Chicanes, chaos, then calm: The view from the Arenberg at Paris-Roubaix

Rouleur writer Rachel Jary reflects on watching Mathieu van der Poel’s storming Arenberg assault in the 2024 edition of the Hell of the North

The D40 is the road that connects the exit from the motorway to the town of Wallers in Northern France. It’s an utterly nondescript wide stretch of tarmac that cuts past neatly ploughed fields, usually quiet apart from a few speeding cars, indistinguishable from almost any other road in this part of the world. If you know where to look though – it just takes a quick glance to see it – the D40 is home to one of cycling’s most revered stretches of land. Through a small opening in the trees that line one side of the asphalt, there are cobblestones, jagged and glistening. It’s for this reason that every year, one weekend in early April, this unremarkable part of France comes to life.

On that particular, special Sunday, the usually barren curb of the D40 becomes obscured by hundreds of messily parked cars and people jump out of their vehicles to walk down the centre of the road, carrying picnic baskets, beers and barbecues. Some hold radios that ring out with commentary, some wave homemade flags splayed with the faces and names of their favourite riders. This is Paris-Roubaix day, and they’re all heading to the Arenberg forest.

Image: Zac Williams/SWpix

The Trouée d'Arenberg is home to a 2.3 kilometre stretch of some of the most severe cobblestones in the entirety of professional cycling. On the morning of Roubaix, it becomes lined with fans – muddy boots in wet puddles, camping chairs and blankets laying claim the best viewpoints, music playing, sandwiches eaten in between speculation about when the peloton will eventually clatter through. The waiting is all part of the experience. When the gendarmerie start shouting at tipsy spectators to clear off the cobbles, and the photographer’s motorcycles speed past throwing up splatters of mud, you know that the riders are getting closer. First, you hear the propeller of the helicopter, then it’s the start of the race convoy. The moment draws in.

There’s a spot at almost the exact midway point of the Arenberg where, if you squint, you can see both the exit and the entry to the mythical sector 19. I found it this year and stood in sardine-like formation with a group of Dutch and Belgian fans who craned their necks for a view of their favourite bike riders. Van der Poel! Van der Poel! They screeched when, in a flash of white, the world champion glided over the sharp stones, his rivals gritting their teeth to hang on to his wheel. The approach the peloton had taken to the Arenberg this year was different, with chicanes at the entry to try and slow momentum before fragile bikes and bones hit the cobbles, but Van der Poel and his followers still passed us in a breathtakingly fast flash.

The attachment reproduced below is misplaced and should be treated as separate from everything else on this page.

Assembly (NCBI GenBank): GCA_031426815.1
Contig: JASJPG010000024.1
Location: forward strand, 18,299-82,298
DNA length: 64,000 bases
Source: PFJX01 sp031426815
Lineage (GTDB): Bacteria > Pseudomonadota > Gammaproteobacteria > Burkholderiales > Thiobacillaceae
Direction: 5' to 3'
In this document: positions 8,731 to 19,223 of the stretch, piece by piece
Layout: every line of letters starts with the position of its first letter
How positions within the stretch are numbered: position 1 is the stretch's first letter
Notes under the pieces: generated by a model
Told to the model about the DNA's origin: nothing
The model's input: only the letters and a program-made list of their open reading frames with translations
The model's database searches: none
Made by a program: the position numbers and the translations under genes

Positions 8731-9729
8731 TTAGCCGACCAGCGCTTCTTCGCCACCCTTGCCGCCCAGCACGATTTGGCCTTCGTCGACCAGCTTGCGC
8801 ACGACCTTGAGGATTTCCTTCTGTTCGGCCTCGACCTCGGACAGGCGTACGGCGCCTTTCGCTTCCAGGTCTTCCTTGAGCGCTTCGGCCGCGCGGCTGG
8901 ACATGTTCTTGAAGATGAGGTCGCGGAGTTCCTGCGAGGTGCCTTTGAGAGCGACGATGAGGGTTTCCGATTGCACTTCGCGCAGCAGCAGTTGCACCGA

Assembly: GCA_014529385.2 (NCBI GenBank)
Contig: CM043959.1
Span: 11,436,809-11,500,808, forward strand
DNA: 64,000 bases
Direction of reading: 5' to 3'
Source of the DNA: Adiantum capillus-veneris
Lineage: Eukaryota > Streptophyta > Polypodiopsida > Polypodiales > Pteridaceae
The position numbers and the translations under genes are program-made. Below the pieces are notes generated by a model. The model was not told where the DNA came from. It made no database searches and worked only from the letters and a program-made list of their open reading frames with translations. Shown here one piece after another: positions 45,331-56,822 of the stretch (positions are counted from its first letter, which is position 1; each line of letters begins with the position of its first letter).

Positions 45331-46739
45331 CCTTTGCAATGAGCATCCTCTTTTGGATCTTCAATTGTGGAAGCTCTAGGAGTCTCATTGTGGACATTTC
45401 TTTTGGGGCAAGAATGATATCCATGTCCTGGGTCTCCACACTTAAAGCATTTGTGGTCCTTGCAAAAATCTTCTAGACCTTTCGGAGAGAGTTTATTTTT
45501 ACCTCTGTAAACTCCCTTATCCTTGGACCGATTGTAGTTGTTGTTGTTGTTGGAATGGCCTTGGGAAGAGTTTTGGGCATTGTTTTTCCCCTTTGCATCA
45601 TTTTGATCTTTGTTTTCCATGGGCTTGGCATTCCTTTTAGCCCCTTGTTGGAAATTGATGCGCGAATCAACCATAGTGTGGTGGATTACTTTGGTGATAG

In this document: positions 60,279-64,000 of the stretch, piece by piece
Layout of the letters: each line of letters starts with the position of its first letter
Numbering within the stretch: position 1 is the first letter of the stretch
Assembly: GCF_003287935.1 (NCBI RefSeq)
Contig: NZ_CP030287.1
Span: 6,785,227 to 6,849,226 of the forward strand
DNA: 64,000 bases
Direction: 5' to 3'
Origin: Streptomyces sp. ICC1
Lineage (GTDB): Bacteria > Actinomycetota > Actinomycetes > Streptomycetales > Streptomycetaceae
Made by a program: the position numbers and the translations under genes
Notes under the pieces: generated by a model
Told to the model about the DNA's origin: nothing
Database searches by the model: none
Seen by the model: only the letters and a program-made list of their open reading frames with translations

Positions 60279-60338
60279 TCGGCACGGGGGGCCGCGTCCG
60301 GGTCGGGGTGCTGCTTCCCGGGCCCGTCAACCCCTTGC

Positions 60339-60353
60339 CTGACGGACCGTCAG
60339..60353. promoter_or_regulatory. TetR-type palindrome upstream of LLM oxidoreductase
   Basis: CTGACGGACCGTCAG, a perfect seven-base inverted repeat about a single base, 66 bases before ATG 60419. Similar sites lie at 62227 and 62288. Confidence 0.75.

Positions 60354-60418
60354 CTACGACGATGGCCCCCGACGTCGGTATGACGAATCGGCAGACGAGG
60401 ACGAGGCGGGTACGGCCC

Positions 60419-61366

Image: Pauline Ballet/A.S.O

Once the front group had gone, riders kept coming in dribs and drabs. Some looked angry, some looked determined and some looked close to tears as their bodies were shook by the severity of the terrain. Shadows of dust stained weathered faces and bikes clanged and jolted as if they were shouting in protest about being forced over the cobbles. Men at the back were trying to dodge through team cars and motorbikes, riding with dogged fight despite the race disappearing in a cloud of dust in front of them. Each was thinking of the feeling of eventually making it to the velodrome, dreaming of the achievement of riding those legendary concrete banks.

Soon, it was time for us to think about that too. After hours of waiting, the bike race had come and gone in what felt like a few short minutes and the next race between the spectators started. Elbows out and bunch skills activated, it was time to battle back down the Arenberg and return to the D40, where we jumped in our cars and hoped that we would make it to the Roubaix velodrome in time to watch the riders arrive a few hours later. It was a scramble to get back on the motorway as traffic built up and people tooted their horns in an adrenaline-filled rush. They were ready to move on. Arenberg has had its yearly moment in the spotlight. 

Eventually, when the last cars had left and the final picnics had been packed away, the D40 would return back to its peaceful, sleepy state. Just another road in France again. Until next year, Paris-Roubaix.

Cover image: Zac Williams/SWpix

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